So, what happened? More than anything, St. Peter said, the inability to sell group tickets over the winter killed the Twins at the gate. Clubs shut down most business operations during the lockout, including ticket sales. St. Peter said that likely cost the Twins 3,000 to 5,000 tickets a night in June, July and August.

“We went from December 1 to the middle of March without a definite (season) start date,” he said. “While we were able to start on time, we weren’t able to go through our normal off-season progression around ticket sales. With the work stoppage, it really took a hit, not just in Minnesota but nationally. To some extent it’s impacted single game sales as well.”

The lockout meant no TwinsFest and a truncated Winter Caravan, limiting connections with fans. St. Peter also cited the absence of Twins games from many streaming services; cord-cutters and households without cable have no way to watch. None of that helped.

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Still, there’s no getting around the safety issue. The club surveyed past ticket holders who haven’t bought tickets in 2022. St. Peter said 33% of respondents cited public safety as a factor, with 20% calling it the factor.

And yet, St. Peter said, 84% of fans who attended games this season said they felt safe at Target Field, compared to 6% unsafe and 10% with no opinion. That gives him hope that fans will eventually come back.

“I don’t think it’s fair to put it exclusively on public safety,” St. Peter said. “I’ll say this: I’ve been disappointed in our attendance. I thought we’d be drawing more people. There are some factors, but ultimately, we have to look at ourselves.

“We’ve spent a lot of time looking at the way we’re pricing our tickets, pricing our concessions, the promotional lineup, marketing the team in general. All of those topics are on the table for review and consideration. Because at some point, it’s incumbent upon us to create a value proposition here that fans want to be part of,” said St. Peter. “The worst thing we can do is just blame it on public safety, the economy, price of gas, and the lack of access to games on television. They might have some reality, but they also might be excuses. Organizationally, I can assure you that’s not the mindset.”

There’s one other factor St. Peter didn’t mention, something based on my Twitter feed and conversations with fans: Blunders on the baseball side that turned off potential ticket-buyers.

The club’s clumsy handling of Byron Buxton’s physical ailments and availability on a given day rubbed some fans the wrong way. Buxton doesn’t take batting practice on the field, meaning there’s a chance a family of Buxton fans from Fargo, Chisholm or Sleepy Eye could drive hours to a game and never see him at all if he’s not in the lineup. Who wants to explain that to crying six-year-old?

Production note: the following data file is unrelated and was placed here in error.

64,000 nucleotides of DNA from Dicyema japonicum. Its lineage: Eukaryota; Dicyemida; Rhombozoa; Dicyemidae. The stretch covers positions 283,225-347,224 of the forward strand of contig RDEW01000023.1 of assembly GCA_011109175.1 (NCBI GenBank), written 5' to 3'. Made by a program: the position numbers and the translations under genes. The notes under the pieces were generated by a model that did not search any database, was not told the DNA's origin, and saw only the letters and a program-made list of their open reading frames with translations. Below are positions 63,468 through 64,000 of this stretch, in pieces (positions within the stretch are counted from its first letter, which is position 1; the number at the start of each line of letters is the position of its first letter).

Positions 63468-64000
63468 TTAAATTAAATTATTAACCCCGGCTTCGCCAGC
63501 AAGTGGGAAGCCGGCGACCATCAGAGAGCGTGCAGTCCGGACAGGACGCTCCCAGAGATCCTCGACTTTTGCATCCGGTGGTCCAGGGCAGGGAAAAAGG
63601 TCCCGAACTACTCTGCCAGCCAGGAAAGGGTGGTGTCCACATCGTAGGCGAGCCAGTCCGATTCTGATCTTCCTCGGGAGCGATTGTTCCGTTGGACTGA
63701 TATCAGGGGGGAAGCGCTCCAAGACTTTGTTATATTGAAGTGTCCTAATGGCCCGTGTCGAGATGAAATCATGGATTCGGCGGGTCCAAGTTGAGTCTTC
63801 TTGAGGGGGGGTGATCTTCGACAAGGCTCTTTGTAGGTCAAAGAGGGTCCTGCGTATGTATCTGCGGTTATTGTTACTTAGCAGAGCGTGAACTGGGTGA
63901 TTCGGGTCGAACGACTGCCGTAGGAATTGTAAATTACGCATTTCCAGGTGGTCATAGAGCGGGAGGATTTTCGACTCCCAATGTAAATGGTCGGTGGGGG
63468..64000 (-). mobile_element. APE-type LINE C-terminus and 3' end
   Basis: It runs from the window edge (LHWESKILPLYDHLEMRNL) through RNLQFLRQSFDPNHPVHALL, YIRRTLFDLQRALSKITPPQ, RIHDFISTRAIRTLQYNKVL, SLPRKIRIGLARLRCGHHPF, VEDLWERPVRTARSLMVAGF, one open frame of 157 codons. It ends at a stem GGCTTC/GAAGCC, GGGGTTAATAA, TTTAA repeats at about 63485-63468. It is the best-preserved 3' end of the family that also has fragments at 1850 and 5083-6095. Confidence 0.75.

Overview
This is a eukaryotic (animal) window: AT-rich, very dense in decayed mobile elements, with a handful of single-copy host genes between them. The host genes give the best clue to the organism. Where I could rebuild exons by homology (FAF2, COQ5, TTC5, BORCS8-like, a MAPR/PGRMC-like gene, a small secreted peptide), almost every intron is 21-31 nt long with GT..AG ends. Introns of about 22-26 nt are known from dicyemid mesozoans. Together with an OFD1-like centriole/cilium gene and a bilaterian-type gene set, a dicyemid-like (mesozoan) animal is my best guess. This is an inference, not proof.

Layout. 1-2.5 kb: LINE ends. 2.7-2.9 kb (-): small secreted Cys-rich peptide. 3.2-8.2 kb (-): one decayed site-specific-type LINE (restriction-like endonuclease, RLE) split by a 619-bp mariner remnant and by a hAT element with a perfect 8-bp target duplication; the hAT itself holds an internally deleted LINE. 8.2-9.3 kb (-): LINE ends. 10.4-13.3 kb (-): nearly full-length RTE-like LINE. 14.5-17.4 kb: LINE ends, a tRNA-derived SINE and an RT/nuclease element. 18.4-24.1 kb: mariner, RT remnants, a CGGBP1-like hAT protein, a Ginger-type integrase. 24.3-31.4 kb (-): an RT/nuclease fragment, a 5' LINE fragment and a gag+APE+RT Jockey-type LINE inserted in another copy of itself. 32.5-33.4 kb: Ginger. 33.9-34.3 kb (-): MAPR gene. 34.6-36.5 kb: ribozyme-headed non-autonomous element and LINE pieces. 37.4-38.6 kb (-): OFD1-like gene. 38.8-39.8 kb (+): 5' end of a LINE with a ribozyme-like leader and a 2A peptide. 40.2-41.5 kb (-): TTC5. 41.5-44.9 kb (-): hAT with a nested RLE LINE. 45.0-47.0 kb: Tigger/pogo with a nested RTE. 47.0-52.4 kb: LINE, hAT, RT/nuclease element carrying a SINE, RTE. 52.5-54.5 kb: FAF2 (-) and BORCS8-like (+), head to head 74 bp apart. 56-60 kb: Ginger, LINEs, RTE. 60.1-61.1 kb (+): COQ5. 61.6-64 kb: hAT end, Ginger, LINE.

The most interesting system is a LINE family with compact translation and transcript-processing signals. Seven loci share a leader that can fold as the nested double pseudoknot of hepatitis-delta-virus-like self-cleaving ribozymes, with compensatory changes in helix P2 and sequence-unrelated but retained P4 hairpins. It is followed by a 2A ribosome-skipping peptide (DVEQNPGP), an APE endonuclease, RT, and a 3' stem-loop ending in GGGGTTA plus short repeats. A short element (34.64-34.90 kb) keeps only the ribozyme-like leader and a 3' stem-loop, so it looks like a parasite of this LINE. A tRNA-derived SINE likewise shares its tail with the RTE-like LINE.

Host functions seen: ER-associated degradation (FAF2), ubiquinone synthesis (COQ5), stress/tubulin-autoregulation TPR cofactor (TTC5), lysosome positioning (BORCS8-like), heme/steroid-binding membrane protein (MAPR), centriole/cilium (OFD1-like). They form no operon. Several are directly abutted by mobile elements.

Unlike the charismatic Bomba Squad of 2019, this club lacks the big personalities and energy fans love. Carlos Correa is hardly Nelson Cruz, and rookie Jose Miranda has more RBI. Also, the bullpen stinks. No one wants to drive 300 miles to watch Emilio Pagan serve a game-losing home run.

The night in June where the Twins hit five home runs off Yankees star Gerrit Cole and still lost hardly inspired confidence, triggering memories of the club’s 18 consecutive postseason losses (14 to the Yanks). Traditionalists chafe at manager Rocco Baldelli following a game plan dictated by the baseball analytics department that often involves pulling the starting pitcher after two turns through the lineup, regardless of pitch count or effectiveness.

St. Peter thinks the new balanced schedule for 2023, with fewer games within the division and series against every MLB club, will spark more interest. And he’s hopeful the Twins will pull out of this funk and make a run at the Guardians, encouraging more ticket-buying in September.

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“I’m bullish,” he said. “I don’t take the sky is falling approach. I think over time we’ll chip away at the public safety perception. The economy will stabilize, and hopefully we’ll get back to pre-pandemic attendance levels. We’ve seen it come back in some other markets around the country.”